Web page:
January 19, 2016 at 4:03AM

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Wentworth Kelly
Director of Photography/Editor/Colorist/Composer
1433

Fair point. I was trying tongue-in-cheek as a viewer - sorry if it didn't read that way. Best.

January 19, 2016 at 4:25AM

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Saied M.
829

Again the "where is your blockbuster/vaccine/world record" question. Saied expressed his personal opinion like people do on a discussion page and I think he made a few good points. And coming back to your "blockbuster" question: I doubt he wants to show up to someone's set who declares himself "Director of Photography/Editor/Colorist/Composer"...I surely wouldn't...

January 20, 2016 at 4:03AM

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I Apologize to Saied for Misinterpreting what he said... im a grown man i can apologize for what i said. Its Mariano Von Trani (dont want to come off as a douche but i might) You see the thing is some people get off criticizing work of film makers and say what they want without first acknowledging whats good about the project so that's why i said what i said. I smell the gnarly sarcasmby the way. However, i live in a small country where i have to be self sufficient, ah mean i don't need to explain myself to you but i dont want to be rude so before my alter ego kick in then i'd have to seriously ask you if you are for real or better yet.. are you an idiot?

January 27, 2016 at 4:04AM

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Wentworth Kelly
Director of Photography/Editor/Colorist/Composer
1433

You're just stupid. That's all. First three scenes were designed in an old Bond's fashion. When you watch Spectre you see a lot of old Bond's style, not the one typical for Casino Royale or Skyfall. It seems like he wanted to pay a tribute to old Bonds, but sadly imo it wasn't a good idea & Spectre is mediocre. You can't rate director by one failed movie. Why don't u look at Skyfall & American Beauty instead?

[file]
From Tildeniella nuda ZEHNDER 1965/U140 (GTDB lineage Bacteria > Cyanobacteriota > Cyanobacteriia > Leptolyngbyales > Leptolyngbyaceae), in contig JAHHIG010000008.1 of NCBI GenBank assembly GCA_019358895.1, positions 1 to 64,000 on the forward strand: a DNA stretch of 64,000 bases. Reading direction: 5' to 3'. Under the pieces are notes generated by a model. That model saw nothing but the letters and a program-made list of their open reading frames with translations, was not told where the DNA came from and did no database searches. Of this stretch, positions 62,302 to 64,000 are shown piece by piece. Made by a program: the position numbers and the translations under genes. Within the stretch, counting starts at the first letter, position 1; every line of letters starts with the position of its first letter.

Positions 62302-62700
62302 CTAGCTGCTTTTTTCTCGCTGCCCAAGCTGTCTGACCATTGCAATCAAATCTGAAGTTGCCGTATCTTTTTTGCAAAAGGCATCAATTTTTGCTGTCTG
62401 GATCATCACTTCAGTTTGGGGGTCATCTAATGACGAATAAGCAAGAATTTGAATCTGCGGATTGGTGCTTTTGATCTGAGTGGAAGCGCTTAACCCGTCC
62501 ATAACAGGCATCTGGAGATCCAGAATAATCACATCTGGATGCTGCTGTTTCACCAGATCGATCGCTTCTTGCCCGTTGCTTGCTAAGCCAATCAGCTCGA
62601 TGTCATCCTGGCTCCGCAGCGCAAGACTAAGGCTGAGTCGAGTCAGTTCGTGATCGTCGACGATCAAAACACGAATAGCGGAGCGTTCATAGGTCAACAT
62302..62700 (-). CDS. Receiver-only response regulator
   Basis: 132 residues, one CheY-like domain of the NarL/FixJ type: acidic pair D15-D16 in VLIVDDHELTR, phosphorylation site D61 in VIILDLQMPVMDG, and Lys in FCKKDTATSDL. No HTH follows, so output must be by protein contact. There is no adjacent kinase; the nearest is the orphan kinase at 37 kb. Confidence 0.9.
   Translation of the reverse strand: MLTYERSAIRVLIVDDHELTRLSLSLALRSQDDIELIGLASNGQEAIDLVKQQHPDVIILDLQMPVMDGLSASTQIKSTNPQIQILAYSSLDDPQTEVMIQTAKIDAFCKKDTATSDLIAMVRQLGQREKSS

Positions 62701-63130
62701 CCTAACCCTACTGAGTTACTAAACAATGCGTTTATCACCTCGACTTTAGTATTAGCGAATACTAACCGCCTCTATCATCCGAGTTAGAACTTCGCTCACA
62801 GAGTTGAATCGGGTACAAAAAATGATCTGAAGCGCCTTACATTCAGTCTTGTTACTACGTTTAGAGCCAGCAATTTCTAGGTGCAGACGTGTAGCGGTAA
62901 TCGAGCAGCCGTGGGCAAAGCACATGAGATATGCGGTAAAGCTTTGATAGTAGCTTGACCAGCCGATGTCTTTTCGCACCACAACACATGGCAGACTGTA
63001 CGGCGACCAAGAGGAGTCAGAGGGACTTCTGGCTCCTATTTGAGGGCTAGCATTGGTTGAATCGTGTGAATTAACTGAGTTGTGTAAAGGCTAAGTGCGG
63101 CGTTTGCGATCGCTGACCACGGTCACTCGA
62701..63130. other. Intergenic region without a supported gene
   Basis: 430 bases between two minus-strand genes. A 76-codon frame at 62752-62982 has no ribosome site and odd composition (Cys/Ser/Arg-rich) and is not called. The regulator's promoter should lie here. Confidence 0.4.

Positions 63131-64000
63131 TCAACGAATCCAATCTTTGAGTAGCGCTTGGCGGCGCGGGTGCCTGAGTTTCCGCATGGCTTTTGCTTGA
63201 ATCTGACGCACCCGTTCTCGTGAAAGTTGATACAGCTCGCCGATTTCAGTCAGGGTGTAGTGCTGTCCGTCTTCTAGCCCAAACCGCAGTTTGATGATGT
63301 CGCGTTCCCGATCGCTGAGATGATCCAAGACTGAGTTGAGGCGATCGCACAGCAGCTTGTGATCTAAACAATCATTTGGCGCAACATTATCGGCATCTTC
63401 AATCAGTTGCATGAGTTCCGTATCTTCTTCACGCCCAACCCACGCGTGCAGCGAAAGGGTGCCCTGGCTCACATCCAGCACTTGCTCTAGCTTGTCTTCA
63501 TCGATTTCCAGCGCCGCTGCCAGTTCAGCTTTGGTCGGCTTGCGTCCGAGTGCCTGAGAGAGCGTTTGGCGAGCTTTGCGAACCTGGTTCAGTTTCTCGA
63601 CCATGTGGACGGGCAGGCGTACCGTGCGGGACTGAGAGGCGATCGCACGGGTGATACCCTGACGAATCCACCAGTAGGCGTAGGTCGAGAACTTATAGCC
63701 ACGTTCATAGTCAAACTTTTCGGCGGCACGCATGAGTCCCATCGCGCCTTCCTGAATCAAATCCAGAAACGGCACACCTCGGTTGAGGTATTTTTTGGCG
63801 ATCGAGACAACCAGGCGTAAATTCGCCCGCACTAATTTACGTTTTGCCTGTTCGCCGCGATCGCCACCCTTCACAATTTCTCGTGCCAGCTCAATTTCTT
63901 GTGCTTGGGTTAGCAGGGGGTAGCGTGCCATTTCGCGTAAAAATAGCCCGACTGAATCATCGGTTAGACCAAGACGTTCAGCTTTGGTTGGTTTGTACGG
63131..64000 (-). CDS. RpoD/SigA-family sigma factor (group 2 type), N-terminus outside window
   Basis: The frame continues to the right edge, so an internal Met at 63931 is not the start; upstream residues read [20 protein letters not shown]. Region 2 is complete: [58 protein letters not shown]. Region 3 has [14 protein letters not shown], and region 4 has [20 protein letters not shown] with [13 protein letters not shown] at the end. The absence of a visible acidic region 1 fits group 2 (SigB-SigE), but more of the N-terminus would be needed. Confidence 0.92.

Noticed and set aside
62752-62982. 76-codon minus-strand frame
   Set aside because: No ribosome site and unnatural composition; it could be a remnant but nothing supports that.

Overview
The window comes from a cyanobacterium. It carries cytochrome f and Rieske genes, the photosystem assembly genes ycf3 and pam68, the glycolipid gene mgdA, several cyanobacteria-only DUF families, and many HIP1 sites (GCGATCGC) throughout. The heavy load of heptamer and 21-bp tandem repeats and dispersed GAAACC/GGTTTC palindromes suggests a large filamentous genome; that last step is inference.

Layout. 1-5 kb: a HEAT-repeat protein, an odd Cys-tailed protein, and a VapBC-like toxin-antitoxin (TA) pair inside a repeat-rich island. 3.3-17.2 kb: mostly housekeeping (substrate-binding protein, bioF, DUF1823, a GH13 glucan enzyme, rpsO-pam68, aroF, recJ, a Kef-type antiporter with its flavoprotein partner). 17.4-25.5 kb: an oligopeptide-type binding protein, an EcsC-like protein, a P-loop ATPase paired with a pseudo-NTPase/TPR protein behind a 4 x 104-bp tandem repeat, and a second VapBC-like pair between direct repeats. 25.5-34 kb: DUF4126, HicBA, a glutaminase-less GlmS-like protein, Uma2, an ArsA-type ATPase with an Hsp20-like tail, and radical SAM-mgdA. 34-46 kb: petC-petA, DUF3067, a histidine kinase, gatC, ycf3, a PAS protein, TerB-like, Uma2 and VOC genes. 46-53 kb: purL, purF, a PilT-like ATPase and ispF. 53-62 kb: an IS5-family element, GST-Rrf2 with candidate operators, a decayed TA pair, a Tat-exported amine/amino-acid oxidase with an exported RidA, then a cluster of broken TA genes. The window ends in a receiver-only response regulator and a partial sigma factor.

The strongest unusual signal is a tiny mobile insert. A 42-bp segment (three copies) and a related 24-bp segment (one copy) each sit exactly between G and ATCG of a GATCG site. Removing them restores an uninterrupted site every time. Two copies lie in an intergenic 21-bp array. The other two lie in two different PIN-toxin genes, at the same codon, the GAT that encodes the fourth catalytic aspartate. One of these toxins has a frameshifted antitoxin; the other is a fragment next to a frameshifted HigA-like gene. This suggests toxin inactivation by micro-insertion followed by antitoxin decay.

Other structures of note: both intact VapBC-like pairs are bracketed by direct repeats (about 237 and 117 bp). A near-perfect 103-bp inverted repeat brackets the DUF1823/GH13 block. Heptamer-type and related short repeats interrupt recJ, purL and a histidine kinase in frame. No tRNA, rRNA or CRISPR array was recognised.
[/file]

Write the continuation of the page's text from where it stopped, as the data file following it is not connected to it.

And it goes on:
January 19, 2016 at 12:27PM, Edited January 19, 12:27PM

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Andy Tokarski
Director, Editor, Colorist
1230

The Lady Loves Milk Tray ad was closer to Bond's old style than Spectre was. Also, in terms of Bond's old style, consider carefully Robert Shaw in From Russia With Love - a nasty ice cold blond killer who was a fearsome bad guy. Fast forward and we now have Daniel Craig pretty much playing that same role, but with a straight face as the good guy. I like Craig, but that's still quite an irony.

You seem to think in terms of a film-making caste system who are forever paying respect to those "above them" perhaps for not considering yourself "worthy" enough. Maybe that's it - maybe you're not worthy, though I suspect if I hand you $50 million for the next Bond, you won't blow it. Respect is one thing, but it has to be balanced against perspective, and I guess perspective varies from time to time.

January 19, 2016 at 4:18PM, Edited January 19, 5:01PM

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Saied M.
829

He's pretty decent director, but Spectre sucked. Casino Royale is still my favorite.

January 19, 2016 at 8:06AM, Edited January 19, 8:06AM

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Terma Louis
Photographer / Cinematographer / Editor
955